The extended reward and oversight system consists of a network of cortical and subcortical regions that mediate the effects of positive and negative reinforcement (reward and aversion). By virtue of its cortical and subcortical centers and its multiple interconnections (57, 58), the reward-network is central to such functions as sensory processing, stimulus-reward associations and memory, and determination of mood (58, 59, 60). This system is strongly involved in executive functions and decision making (61), inhibition of perseverative behaviors (14), and initiating drug and alcohol abuse or relapse (1). In the present study, we used segmentation-based MRI morphometry to measure volumetric brain alterations in abstinent long-term alcoholic men. We tested the hypothesis that the reward-network is altered volumetrically in alcoholism. We observed that total reward-network volume was significantly reduced in alcoholic men compared to nonalcoholic controls. Reward-regions affected included right dorsolateral-prefrontal cortex, right anterior insula, right NAc, and left amygdala. Total reward-network volume correlated positively with Working Memory scores, while amygdala volume correlated with General Memory. Furthermore, NAc and anterior insula volumes improved in alcoholic subjects with increasing length-of-abstinence, suggesting some potential recovery of structural deficits. Deficits were specific to the reward-network; global brain and gray-matter measures did not differ between groups, nor did cortical (frontal pole, cuneal cortex), or subcortical (dorsal striatum) control regions.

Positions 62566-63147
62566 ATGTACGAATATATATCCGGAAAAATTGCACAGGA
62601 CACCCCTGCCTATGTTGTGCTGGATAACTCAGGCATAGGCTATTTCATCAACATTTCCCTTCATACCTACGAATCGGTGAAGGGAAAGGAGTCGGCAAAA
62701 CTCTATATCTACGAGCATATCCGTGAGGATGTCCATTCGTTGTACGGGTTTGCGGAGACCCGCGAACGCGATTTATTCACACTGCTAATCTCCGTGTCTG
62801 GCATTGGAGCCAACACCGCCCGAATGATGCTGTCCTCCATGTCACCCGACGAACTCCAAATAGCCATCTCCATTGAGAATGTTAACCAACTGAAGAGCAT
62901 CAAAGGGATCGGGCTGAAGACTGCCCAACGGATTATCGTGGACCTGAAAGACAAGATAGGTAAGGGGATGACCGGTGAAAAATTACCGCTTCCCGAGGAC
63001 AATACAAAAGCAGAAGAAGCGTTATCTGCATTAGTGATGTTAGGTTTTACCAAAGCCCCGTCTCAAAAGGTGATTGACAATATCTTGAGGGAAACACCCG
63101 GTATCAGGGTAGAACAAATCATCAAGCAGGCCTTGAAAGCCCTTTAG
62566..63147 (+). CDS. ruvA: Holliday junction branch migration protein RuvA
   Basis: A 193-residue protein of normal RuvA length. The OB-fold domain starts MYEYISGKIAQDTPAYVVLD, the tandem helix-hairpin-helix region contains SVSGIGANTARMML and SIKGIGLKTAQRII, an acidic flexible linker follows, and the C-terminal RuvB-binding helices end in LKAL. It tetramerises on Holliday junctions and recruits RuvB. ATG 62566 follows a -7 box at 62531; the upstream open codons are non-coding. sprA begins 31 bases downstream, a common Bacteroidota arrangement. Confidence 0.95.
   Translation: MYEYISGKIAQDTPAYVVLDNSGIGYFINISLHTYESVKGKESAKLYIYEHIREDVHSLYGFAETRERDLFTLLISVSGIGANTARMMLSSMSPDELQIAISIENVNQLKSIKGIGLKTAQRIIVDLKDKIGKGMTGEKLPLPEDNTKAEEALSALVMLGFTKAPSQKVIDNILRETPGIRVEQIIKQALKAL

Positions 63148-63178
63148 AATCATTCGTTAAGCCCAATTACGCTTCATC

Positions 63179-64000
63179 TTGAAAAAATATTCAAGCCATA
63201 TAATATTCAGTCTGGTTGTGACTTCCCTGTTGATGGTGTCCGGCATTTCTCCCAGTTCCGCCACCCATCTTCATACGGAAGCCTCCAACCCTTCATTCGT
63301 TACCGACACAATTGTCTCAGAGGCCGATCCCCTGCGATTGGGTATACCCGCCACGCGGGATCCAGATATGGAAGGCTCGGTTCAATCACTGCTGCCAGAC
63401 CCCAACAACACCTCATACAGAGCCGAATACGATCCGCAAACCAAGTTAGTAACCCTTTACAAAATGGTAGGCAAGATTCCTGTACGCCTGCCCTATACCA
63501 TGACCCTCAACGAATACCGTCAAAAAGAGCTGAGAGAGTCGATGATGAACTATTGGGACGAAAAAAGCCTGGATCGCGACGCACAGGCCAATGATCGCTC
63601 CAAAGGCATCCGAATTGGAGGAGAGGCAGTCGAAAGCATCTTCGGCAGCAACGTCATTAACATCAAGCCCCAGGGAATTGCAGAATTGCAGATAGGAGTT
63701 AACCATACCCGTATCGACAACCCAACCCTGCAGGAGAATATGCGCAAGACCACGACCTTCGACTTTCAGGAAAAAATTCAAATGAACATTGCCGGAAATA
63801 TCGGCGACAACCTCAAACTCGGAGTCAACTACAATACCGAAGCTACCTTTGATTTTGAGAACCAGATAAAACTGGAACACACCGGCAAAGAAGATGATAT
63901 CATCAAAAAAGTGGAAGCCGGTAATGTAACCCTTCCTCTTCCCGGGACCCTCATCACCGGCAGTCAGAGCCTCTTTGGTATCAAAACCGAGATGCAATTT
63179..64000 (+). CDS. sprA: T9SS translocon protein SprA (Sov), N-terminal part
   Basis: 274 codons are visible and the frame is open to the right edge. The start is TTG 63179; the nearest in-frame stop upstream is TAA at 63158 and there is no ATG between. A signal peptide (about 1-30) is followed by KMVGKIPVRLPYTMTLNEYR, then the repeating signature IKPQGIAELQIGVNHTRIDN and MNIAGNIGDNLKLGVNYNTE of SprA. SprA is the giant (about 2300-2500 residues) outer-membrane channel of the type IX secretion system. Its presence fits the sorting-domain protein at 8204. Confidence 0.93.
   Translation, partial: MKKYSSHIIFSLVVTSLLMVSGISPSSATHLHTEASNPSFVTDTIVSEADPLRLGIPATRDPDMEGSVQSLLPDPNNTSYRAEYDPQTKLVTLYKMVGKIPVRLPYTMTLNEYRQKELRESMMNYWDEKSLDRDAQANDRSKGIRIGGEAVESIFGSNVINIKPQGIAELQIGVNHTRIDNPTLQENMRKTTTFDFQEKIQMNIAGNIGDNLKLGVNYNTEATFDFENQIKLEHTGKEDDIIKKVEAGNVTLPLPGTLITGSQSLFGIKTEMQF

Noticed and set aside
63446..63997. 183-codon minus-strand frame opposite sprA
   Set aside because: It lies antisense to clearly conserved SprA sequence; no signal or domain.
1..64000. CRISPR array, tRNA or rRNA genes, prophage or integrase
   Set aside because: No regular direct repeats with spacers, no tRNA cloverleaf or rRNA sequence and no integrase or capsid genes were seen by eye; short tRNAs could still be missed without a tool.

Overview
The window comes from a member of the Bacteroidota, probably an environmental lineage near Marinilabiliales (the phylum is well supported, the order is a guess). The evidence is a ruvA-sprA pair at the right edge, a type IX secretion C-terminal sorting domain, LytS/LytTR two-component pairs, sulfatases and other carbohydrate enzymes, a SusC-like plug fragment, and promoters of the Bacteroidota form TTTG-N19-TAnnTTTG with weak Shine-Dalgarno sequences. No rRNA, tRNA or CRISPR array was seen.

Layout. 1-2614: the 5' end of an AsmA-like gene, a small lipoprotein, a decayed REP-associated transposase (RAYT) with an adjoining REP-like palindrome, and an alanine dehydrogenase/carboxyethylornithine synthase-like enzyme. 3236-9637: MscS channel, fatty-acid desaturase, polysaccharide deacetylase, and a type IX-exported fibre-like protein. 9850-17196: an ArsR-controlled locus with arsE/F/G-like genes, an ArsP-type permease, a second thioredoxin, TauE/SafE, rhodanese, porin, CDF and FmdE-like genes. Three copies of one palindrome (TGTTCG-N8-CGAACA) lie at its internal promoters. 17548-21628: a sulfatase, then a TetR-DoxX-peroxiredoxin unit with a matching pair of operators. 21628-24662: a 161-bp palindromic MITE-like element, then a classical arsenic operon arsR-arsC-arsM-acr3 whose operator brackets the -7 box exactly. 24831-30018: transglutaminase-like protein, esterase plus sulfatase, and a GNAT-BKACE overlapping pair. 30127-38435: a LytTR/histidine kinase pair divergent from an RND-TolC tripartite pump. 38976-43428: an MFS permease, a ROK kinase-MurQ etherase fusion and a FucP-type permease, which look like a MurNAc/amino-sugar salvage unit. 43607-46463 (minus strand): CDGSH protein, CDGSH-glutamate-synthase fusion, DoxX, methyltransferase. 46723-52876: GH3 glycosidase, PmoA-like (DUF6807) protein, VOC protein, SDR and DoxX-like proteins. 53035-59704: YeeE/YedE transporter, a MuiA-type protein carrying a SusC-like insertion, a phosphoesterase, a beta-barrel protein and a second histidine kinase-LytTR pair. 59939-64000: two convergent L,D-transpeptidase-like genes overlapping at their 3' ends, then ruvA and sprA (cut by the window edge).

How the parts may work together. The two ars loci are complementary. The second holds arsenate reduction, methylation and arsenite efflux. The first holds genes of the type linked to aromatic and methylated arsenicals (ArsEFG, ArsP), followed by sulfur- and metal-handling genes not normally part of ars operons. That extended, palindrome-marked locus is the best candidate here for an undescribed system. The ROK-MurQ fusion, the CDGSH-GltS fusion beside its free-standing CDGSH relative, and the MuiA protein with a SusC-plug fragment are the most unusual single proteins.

Prior structural neuroimaging studies in alcoholism have focused principally on global atrophic changes in cerebral cortex, white-matter, and cerebellum, plus local effects in hippocampus (62), demonstrating volume reduction (21–23, 63). Smaller right amygdalae have been reported in relatives of alcoholics (56). Neuropathological observations demonstrated alcoholism-related neuronal loss in prefrontal association-cortex, hypothalamus, and cerebellum (64, 65). Frontal dysfunction in alcoholism has been demonstrated by neuropsychological investigations (66–71) and by metabolic (20), cerebral blood flow (72, 73), and functional MRI (74) studies. Brain structural changes become more prominent with aging (17, 21, 35), and alcoholism can exaggerate age-related volumetric reductions (75, 76).
Regarding overall brain volumes, studies comparing alcoholics and nonalcoholic controls have yielded variable results. One factor contributing to this variability is length-of-abstinence. In one study (77), alcoholics showed improvement in cortical gray-matter, sulcal, and lateral ventricular volumes early in abstinence (up to a month), as well as improvement in third ventricular volume with continued abstinence (up to a year). A recent report noted baseline atrophy in abstinent alcoholics, which improved with eight months abstinence (78). Another study followed alcoholics and controls over a five-year period (79): Age-related changes were observed in both groups, but alcoholics showed a greater rate of gray-matter volume loss than controls, a result similar to the age-related brain changes observed in the current study. However, measures of ventricular enlargement in alcoholics who maintained sobriety were comparable to those of controls, and the authors concluded that continued alcohol abuse results in progressive brain tissue volume shrinkage. In the present study, the length-of-abstinence of the AL group was 5.9 years (±10.4 years), and this may account for the similarity of the AL and NC groups in overall brain volume. Furthermore, we observed negative correlation between cerebral cortex volume and years-of-heavy-drinking, while length-of-abstinence correlated positively with volume in cerebral cortex and in some of the affected reward subregions (NAc, anterior insula), thereby confirming both the deleterious cerebral effects of chronic alcoholism, and the potential for improvement in brain structural deficits with abstinence.